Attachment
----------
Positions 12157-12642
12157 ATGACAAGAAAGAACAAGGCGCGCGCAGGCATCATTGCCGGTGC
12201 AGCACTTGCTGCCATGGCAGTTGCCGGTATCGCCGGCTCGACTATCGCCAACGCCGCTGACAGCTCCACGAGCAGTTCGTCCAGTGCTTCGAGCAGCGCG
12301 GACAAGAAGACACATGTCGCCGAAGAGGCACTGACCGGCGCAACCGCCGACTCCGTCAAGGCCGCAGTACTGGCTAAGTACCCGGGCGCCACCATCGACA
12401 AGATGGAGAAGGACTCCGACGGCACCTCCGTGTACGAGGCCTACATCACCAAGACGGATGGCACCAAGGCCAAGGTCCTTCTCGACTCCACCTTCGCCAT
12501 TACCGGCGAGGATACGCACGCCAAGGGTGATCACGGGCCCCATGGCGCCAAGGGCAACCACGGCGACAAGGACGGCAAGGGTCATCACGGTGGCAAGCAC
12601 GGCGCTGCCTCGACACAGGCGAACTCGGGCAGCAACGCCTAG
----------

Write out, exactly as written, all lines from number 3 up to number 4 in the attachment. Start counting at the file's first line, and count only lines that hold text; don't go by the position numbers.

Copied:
12201 AGCACTTGCTGCCATGGCAGTTGCCGGTATCGCCGGCTCGACTATCGCCAACGCCGCTGACAGCTCCACGAGCAGTTCGTCCAGTGCTTCGAGCAGCGCG
12301 GACAAGAAGACACATGTCGCCGAAGAGGCACTGACCGGCGCAACCGCCGACTCCGTCAAGGCCGCAGTACTGGCTAAGTACCCGGGCGCCACCATCGACA